1890s- Park beginnings, mill endings

The federal government began buying land to create Rock Creek Park in the 1890s. The mill, carriage barn and springhouse were purchased from the descendents of Peirce Shoemaker, who had died in 1891. When the government purchased the mill, they made an agreement to allow the Whites, Charles and Alcibiades to keep their lease of the mill and continue to operate it.

The Whites continued to lease the mill from the federal government until 1897 when the main shaft broke. The government assessed the damage and determined that it would cost more to repair the mill and keep it operating than was being generated from the lease. The decision was made to keep the mill closed.

1905 through 1934- Pierce Mill Tea House

The Mill was located along Peirce Mill Road just below where the Peirce Mill Bridge crossed the creek. The road (which would eventually be renamed Tilden Street NW and Park Road NW) had become a main east-west route across northwest Washington City. The location made the structure a candidate to be turned into a tea house and refreshment stand in the new park.

In 1905 an enclosed porch was added where the water wheel had once turned and the Tea House opened it's doors with a succession of managers.

Mary Louise Noble

(1905-1915) The first manager of the teahouse.

Florence I. Blake

(1915-1919) Part of the Dolly Madison Candy Company, her contract was terminated when she failed to pay the $60-per-month rent on time and was reported for providing poor service.

Hattie L. Sewell

(1920-1921) A woman of color who obtained the concession for $45-month. Though her business was successful, park neighbors and Peirce-Shoemaker estate trustees complained to park management and her contract was not renewed.

Girl Scouts Association of the District of Columbia

(1921) Among the specialties offered were "Harding waffles," honoring the incumbent president. The Girl Scouts Association was allowed to use the second floor of the mill as living rooms for the attendant in charge. They did not keep the concession for very long.

Welfare and Recreational Association of Public Buildings and Grounds, Inc.

Took over from the Girl Scouts. They ran the tea house concession until 1934.

 
 

Peirce or Pierce?

The spelling of the last name Peirce was not standardized. The earliest census records show the name spelled "Peirce". Other census records show it spelled "Pierce." Still other records show the name spelled Pearce. Most records use the "Peirce" spelling though and that is what the National Park Service has decided to use most recently.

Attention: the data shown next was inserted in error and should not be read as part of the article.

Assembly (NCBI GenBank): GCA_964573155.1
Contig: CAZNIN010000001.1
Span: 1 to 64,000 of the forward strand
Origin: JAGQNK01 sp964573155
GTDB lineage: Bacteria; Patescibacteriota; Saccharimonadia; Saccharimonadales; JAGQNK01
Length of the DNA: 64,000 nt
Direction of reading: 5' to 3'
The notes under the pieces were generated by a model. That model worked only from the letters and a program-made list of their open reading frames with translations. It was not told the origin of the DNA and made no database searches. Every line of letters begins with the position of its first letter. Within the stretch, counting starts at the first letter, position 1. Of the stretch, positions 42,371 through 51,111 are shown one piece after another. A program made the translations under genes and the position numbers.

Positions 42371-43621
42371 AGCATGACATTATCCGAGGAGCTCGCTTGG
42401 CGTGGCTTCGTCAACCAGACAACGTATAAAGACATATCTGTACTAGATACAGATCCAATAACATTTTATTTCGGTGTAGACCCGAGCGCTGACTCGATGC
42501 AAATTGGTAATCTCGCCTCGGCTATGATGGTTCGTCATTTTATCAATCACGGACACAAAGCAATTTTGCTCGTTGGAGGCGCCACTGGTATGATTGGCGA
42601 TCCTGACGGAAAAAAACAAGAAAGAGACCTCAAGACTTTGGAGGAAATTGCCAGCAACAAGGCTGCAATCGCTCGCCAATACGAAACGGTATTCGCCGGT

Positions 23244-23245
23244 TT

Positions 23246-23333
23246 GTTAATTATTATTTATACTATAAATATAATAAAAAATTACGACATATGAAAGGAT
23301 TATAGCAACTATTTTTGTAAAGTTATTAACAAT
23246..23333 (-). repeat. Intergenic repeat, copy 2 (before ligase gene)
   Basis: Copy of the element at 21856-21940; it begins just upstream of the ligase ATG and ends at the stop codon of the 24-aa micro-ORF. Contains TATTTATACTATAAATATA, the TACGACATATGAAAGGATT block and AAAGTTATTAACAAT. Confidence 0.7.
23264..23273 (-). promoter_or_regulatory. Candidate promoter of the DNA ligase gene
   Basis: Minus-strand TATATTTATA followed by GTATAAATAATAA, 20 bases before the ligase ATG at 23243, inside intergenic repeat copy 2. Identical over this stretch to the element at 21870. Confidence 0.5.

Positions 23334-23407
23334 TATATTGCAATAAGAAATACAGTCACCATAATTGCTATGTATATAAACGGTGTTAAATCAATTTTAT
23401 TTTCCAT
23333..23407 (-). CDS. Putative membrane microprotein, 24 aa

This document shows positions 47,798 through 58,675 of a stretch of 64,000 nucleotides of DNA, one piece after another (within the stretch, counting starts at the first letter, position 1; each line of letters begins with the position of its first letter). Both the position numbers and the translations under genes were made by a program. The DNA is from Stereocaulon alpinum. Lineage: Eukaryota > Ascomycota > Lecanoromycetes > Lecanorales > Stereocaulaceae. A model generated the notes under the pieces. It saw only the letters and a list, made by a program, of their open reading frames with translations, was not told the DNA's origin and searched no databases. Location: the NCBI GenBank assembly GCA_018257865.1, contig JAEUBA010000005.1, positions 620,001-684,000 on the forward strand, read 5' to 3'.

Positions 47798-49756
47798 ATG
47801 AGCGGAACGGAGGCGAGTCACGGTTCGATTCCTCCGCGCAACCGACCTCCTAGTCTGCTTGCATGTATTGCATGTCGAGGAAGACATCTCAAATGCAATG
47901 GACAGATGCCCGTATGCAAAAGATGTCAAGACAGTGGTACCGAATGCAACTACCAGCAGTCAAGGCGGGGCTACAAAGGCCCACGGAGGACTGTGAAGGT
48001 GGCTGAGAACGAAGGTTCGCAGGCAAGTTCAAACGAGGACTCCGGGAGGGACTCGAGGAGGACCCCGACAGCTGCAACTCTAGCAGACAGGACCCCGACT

Photo of construction showing the wheel pit next to the mill
Peirce Mill Restoration 1930s

Library of Congress

1930s- Restoration at Peirce Mill

In 1934, the new superintendent of National Capital Parks, C. Marshall Finnan proposed several restoration projects within Rock Creek Park. These projects would be funded through a public works project. The mill proposal for the mill project was approved by Department of the Interior secretary Ickes at a projected cost of $19,250.

The enclosed porch was removed and a new water wheel was put on the exterior of the building. The inner workings of the mill, replicating the old Oliver Evans system that had run during the 19th century was also re-installed. When the project was completed in 1936, the total cost of restoring the mill to it's pre-Teahouse appearance was $26,614.

Robert A. Little, a veteran miller, was hired to run the mill, which began operating on October 27, 1936. Meal ground at the mill was taken to cafeterias run by the Welfare and Recreational Association of Public Buildings and Grounds. It was also sold on site to members of the public where prices were advertised as "higher than in the stores."

 
The back of Peirce Mill with scaffolding covering the walls
Peirce Mill getting a new roof in the late 1960s

NPS Photo

Peirce Mill in the 20th Century

The mill was operated through World War II and continued to provide meal to government kitchens, but it was never a huge money-maker. It ran sporadically until 1958 when operations came to a full stop. Problems with machinery, an inability to find trained millwrights, fluctuating water levels in Rock Creek were all contributors to the stop in operations.

In 1967, there was interest in re-starting the mill. Research showed that the undershot wheel that had been installed during the 1935 restoration was an inaccurate representation. A new over-shot wheel was installed to be more in-sync with historic authenticity. Another improvement to the mill was the use of municipal water used to move the wheel. Skilled millwrights were located and in 1970 the mill once again ground corn under the watchful eyes of Robert Batte and then Brian Gregorie.

Tropical storms in the 1970s damaged the equipment yet again and the mill ran sporadically until 1993 when the mill experienced a catastrophic failure with the main shaft.
 

New friends and new life in the 21st Century


Peirce Mill re-opened as an operating mill in 2011 with the help of a not-for-profit group called "The Friends of Peirce Mill." This organization helped raise funds, secure grants and assisted the National Park Service with getting the mill restored to the point that it could once again grind corn.

The mill now provides an opportunity for visitors to see and hear what life in the mill was like during the 1800s and the mill's hey-day and school groups learn about engineering and local history on field trips to the site.

Projects to continue the restoration of the mill are ongoing.
 
For information on when the mill is open to visit, please go to our Operating Hours &Seasons Page.

Additional information on the mill can also be found on our Places page

Last updated: March 5, 2021

Contact the Park

Mailing Address:

5200 Glover Rd, NW
Washington, DC 20015

Phone:

(202) 895-6000
Rock Creek Park's main phone line.